Our brains are pretty interesting right? Humans have been entranced by the powers of the mind for years. From psychology to surgery – we have wanted to learn more and more about the brain. With all of the technological advancements of the current age, we know more about the brain than ever.
But we still don’t really know much!
Take “optimism” for example. Some people are natuyally optimistic even in the worst of times. Does that mean their brain is different?
It is like the classic “what came first, the chick or the egg?” question. Does a naturally optimistic outlook on life change our brain, or is there something in our brain that makes us optimistic?
Throughout time people have consistently demonstrated being optimistic even when facing adversity. All around the world you will find that even people in the worst circumstances can find something to be happy or optimistic about. The question then becomes how does optimism affect the brain?
Optimism and Science
Recently new insights from brain imaging have shown how just thinking positively or being optimistic about a situation can affect different areas of the brain. The images revealed when participants in the study daydreamed about future positive events there were two areas of the brain that were more strongly activated than when they were thinking about negative ones. The areas of the brain that were more strongly activated were the right amygdala and the RACC (rostral anterior cingulated cortex). People who had a more strongly activated RACC also scored higher on an optimism questionnaire.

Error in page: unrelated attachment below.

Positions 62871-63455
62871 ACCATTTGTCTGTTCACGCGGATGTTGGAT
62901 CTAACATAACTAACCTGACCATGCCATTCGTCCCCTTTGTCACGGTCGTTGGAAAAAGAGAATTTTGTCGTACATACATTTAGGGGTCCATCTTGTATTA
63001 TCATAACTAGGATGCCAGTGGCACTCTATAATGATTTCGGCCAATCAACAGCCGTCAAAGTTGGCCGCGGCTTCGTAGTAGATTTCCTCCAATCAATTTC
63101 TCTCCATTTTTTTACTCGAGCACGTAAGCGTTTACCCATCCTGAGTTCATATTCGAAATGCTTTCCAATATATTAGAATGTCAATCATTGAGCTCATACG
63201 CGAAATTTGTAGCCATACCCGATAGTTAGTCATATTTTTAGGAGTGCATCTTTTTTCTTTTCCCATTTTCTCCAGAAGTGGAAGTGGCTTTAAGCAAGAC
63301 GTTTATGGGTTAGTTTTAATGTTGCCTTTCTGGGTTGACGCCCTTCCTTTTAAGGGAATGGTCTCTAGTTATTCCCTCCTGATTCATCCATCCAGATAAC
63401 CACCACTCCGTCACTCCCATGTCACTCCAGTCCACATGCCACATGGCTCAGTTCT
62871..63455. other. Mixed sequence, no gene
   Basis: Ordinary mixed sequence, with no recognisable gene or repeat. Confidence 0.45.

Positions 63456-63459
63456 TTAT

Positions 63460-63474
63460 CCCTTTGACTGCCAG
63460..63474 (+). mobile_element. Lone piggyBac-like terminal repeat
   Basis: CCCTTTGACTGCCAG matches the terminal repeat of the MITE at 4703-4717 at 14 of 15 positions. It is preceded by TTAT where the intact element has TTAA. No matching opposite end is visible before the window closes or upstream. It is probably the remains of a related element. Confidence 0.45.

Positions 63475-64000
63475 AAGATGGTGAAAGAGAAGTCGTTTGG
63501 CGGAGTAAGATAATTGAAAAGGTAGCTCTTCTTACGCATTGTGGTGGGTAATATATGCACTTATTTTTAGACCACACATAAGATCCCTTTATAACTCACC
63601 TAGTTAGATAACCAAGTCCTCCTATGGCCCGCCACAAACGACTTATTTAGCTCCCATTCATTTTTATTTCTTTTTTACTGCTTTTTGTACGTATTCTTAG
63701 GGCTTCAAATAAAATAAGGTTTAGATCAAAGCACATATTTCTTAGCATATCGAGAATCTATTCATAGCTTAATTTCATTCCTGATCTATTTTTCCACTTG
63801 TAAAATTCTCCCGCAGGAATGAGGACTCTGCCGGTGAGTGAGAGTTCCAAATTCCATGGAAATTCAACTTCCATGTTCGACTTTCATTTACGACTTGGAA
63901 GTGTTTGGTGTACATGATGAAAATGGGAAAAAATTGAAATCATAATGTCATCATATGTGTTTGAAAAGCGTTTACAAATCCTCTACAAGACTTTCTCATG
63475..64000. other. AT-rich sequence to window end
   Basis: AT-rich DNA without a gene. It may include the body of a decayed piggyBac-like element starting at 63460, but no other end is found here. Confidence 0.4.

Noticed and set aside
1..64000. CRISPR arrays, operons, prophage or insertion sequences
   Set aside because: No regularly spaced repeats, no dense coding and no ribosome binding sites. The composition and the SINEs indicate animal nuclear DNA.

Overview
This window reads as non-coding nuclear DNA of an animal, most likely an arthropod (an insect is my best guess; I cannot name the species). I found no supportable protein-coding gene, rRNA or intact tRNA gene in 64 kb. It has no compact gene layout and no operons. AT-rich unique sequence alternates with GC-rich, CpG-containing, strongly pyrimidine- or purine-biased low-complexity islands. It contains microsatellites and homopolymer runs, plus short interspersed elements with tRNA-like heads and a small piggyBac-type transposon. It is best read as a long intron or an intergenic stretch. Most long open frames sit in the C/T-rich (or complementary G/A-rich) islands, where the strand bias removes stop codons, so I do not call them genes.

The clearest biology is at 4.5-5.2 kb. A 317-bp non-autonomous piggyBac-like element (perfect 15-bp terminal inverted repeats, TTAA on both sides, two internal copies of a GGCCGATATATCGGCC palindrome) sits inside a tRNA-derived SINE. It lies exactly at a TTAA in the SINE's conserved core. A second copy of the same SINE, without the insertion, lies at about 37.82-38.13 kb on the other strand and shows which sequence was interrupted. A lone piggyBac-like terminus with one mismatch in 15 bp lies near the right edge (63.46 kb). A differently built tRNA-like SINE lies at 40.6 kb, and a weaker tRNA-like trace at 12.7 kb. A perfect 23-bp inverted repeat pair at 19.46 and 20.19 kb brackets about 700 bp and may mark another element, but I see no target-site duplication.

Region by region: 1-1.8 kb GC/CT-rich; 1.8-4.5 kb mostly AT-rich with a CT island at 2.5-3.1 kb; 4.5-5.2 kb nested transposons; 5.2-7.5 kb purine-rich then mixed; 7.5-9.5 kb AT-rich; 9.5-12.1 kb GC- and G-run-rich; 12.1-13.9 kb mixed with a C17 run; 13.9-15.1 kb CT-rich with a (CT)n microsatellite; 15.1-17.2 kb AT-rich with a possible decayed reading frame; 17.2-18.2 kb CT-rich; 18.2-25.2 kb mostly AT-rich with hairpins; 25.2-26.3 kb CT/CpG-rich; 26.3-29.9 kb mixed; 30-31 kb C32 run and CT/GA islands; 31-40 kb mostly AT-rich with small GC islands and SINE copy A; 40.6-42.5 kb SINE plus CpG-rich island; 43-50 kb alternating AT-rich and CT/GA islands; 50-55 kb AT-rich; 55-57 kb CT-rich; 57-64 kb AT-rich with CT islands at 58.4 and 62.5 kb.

Is Optimism Truly Beneficial?
Studies have shown that the RACC actually may help us imagine events that may occur in the future by using the reactions we had in past events. This can help us make better decisions by not repeating some of the mistakes we may have made in the past.
In addition, the RACC may work with the emotional center of the brain, the amygdala, to help downplay negative emotions. This could mean that optimism may not just make us happier in the long and short term, but it may also help us to achieve the goals we set for ourselves. While there could be some risks with being overly optimistic, accepting negative predictions can impair your life.
When it comes down to it a healthy dose of optimism can go a long way. The next time you are thinking about something, try to see it in a positive light and things just may take a turn for the better.Tweet